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Research on Biomedical Engineering

Print version ISSN 2446-4732On-line version ISSN 2446-4740

Res. Biomed. Eng. vol.34 no.4 Rio de Janeiro Oct./Dec. 2018 

Original Article

Influence of neural mobilization in the sympathetic slump position on the behavior of the autonomic nervous system

Douglas Roberto da Silva1  * 

Rodrigo Alexis Lazo Osório2 

Adriana Barrinha Fernandes2 

1 Biomedical Engineering Institute, University Brasil, São Paulo, SP, Brazil.

2 Innovation, Technology and Education Center, Biomedical Engineering Institute, University Anhembi Morumbi, São José dos Campos, SP, Brazil.



The neural mobilization technique in the sympathetic slump position (NMSS) was based on the slump test, whose purpose was to directly influence the sympathetic trunk and thus provide greater analgesia by sympathetic activation and treat pain syndromes caused by peripheral sympathetic changes. Therefore, as the autonomic nervous system (ANS) is responsible for extrinsic regulation of the cardiovascular system through sympathetic and parasympathetic action, the aim of this study was to investigate the influence of the NMSS technique on the systolic and diastolic blood pressure and heart rate variability in athlete and non-athlete men.


Twenty-eight subjects performed the procedure that was divided into three phases: rest; intervention and recovery, lasting 4 minutes and 30 seconds each, totaling a 13-minute and 30 seconds collection time.


The results showed that the NMSS technique significantly influences the action/activity of the ANS, as there was predominant sympathetic activation during the application of the technique, which was observed by the increase in systolic blood pressure, low frequency (LF), LF/HF ratio and decreased values of high frequency (HF).


It may be concluded that the neural mobilization technique on the sympathetic slump (NMSS) significantly influences the ANS action/activity. Among the groups there was no statistically significant difference in heart rate variability. It is worth noting that patients with cardiovascular disorders may be at risk if the NMSS technique is applied, since there was an increase in SBP and sympathetic activation during its application in both groups.

Keywords Neurodynamics; Autonomic nervous system; Heart rate variability


The neural mobilization technique on the sympathetic slump (NMSS) was based on the slump test described by Maitland (1985) to obtain greater analgesia by sympathetic activation. The test included the following parameters: contralateral thoracic inclination and rotation; contralateral cervical inclination and posterior-anterior mobilization of the costovertebral joint to create greater stress on the sympathetic trunk due to anatomic position ( Butler and Slater, 1994 ; Cleland and McRae, 2002 ; Cleland et al., 2002 ; Giri and Nixdorf, 2007 ).

Due to its direct influence on the sympathetic trunk, the NMSS technique can be beneficial for treating painful syndromes caused by sympathetic peripheral changes, as recent evidence suggests that increased stimulation of the sympathetic nervous system (SNS) caused by compression, trunk distortion or stretches, ganglia or connecting sympathetic branch may be related to chronic pain involving symptoms of allodynia, trophic, vasomotor and sudomotor changes ( Blumberg et al., 1997 ; Butler and Slater, 1994 ; Carlson and Watson, 1998 ; Giri and Nixdorf, 2007 ).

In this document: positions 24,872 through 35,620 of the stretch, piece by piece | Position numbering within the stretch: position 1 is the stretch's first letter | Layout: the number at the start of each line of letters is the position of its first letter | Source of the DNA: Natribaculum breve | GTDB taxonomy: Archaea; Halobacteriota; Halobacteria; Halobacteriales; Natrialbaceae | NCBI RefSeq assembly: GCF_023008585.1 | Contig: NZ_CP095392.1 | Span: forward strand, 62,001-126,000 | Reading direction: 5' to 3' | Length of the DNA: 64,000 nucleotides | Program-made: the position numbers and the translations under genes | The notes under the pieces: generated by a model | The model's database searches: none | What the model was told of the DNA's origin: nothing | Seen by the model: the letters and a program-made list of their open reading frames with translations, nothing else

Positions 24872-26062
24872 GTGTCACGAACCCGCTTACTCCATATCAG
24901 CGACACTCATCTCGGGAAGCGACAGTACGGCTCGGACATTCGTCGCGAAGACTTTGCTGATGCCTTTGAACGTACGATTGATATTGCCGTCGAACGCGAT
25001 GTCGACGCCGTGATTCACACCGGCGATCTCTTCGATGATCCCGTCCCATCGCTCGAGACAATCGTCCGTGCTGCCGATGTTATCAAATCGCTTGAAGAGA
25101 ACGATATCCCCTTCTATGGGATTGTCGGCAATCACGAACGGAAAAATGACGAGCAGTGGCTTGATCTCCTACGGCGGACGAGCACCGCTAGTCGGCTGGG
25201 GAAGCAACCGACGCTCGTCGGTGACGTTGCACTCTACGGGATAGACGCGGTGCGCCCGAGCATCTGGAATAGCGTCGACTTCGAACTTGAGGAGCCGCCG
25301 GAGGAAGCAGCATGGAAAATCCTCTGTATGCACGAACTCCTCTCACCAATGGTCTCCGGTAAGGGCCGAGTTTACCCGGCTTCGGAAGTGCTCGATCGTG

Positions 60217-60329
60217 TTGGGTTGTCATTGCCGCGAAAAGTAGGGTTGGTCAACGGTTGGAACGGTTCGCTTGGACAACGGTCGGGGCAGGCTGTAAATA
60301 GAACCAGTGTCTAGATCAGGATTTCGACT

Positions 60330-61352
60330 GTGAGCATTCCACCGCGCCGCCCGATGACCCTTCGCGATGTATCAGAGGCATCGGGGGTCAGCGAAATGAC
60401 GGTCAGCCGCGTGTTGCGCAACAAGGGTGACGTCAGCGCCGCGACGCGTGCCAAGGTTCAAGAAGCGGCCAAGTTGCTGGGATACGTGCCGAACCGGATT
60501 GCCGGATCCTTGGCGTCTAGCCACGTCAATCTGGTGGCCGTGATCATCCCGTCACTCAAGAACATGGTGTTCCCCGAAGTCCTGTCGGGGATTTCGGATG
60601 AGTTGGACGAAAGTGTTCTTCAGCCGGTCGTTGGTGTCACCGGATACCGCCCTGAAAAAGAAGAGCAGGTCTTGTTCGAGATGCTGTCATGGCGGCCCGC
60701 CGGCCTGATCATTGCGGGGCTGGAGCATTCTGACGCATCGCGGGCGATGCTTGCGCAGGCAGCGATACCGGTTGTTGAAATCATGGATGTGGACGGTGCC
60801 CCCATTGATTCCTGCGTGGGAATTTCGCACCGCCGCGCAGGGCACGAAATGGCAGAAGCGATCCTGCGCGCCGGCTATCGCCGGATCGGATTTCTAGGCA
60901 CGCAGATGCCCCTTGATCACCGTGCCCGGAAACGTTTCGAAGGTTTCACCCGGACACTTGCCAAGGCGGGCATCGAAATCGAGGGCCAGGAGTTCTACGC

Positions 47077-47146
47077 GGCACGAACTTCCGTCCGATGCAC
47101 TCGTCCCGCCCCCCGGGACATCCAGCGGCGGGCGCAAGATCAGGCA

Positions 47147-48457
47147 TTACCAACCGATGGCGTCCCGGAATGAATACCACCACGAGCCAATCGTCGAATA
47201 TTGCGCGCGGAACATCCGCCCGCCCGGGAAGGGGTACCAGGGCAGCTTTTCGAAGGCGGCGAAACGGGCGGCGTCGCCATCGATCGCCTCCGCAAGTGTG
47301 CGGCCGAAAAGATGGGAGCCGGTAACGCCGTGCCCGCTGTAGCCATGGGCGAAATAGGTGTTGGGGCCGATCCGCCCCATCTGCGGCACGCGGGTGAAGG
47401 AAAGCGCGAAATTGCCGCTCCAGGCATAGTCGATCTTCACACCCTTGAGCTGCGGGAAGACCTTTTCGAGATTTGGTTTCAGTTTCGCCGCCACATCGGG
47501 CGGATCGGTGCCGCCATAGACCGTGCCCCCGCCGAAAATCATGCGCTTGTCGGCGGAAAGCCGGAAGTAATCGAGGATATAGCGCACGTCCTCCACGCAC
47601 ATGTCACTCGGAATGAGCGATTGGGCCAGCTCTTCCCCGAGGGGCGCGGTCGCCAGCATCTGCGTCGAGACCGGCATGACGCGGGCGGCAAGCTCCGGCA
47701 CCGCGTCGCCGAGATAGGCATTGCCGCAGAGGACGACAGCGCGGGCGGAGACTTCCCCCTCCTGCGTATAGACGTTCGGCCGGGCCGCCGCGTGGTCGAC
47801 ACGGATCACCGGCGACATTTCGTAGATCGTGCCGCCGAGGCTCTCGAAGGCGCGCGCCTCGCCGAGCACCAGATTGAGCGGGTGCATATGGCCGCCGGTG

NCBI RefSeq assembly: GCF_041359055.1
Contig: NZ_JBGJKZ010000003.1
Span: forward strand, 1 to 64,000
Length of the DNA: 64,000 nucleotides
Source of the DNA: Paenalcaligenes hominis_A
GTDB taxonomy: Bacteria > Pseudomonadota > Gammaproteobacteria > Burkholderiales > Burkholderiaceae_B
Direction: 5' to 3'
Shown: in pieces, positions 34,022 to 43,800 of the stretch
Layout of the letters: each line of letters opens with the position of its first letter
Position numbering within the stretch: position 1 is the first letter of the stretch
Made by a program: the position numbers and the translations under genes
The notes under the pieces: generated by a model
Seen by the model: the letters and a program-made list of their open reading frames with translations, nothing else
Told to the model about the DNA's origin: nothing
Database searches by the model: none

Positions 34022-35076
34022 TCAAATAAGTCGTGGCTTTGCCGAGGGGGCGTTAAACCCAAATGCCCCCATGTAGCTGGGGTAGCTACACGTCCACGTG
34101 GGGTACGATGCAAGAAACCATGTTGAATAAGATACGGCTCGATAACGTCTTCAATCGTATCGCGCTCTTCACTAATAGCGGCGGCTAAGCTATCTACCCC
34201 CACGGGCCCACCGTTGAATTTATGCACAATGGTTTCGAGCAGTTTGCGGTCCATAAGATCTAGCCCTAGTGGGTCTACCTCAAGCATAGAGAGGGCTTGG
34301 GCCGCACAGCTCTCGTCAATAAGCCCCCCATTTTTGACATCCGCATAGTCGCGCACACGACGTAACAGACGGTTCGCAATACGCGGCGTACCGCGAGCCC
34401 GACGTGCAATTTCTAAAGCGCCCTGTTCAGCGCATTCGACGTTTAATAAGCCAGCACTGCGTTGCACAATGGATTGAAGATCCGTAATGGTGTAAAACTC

However, the autonomic nervous system (ANS) plays a prominent role in controlling the balance of cardiovascular functions ( Sata et al., 2018 ; Seravalle et al., 2018 ; Silveira et al., 2012 ). The maintenance of pressure levels within a range of normality depends on variations in cardiac output or peripheral resistance or both. Among the most important peripheral sensors in this modulation, we describe the role of arterial mechanoreceptors and chemoreceptors and cardiopulmonary receptors in different pathophysiological situations. For instance, a rise in blood pressure activates baroreceptors that inhibit the tonic activity of sympathetic preganglionic neurons in the spinal cord. In parallel, increased pressure stimulates the activity of the parasympathetic preganglionic neurons in the dorsal motor nucleus of the vagus and in the ambiguous nucleus that influence the heart rate. The carotid chemoreceptors also have some influence, but this is a less important impulse than that derived from the baroreceptors. As a result of this shift in the balance of sympathetic and parasympathetic activity, the noradrenergic stimulatory effects of postganglionic sympathetic innervation on the cardiac pacemaker and cardiac musculature are reduced (an effect aided by decreased catecholamine production of the adrenal medulla and decreased vasoconstriction effects of sympathetic innervation on peripheral blood vessels). At the same time, activation of the heart's parasympathetic cholinergic innervation decreases the rate of cardiac pacemaker discharge at the sinoatrial node and delays the ventricular conduction system. These parasympathetic influences are mediated by an extensive series of parasympathetic ganglia in and near the heart that release acetylcholine into cardiac pacemaker cells and cardiac muscle fibers. As a result of this combination of sympathetic and parasympathetic effects, heart rate and the effectiveness of atrial and ventricular contraction of the myocardium are reduced and the peripheral arterioles dilate, thereby lowering blood pressure ( Chapleau et al., 1989 ; Di Rienzo et al., 2009 ; Irigoyen et al., 2001 ; Lopes et al., 2000 ; Seravalle et al., 2018 ). Therefore the ANS branches are responsible for extrinsic regulation and work together through sympathetic and parasympathetic action, modifying the frequency of heart beats to adjust blood pressure (BP). The resulting effect of these autonomic influences is called heart rate variability (HRV) ( Alderman and Olson, 2014 ; Hasan, 2013 ; Kawaguchi et al., 2007 ; Silveira et al., 2012 ).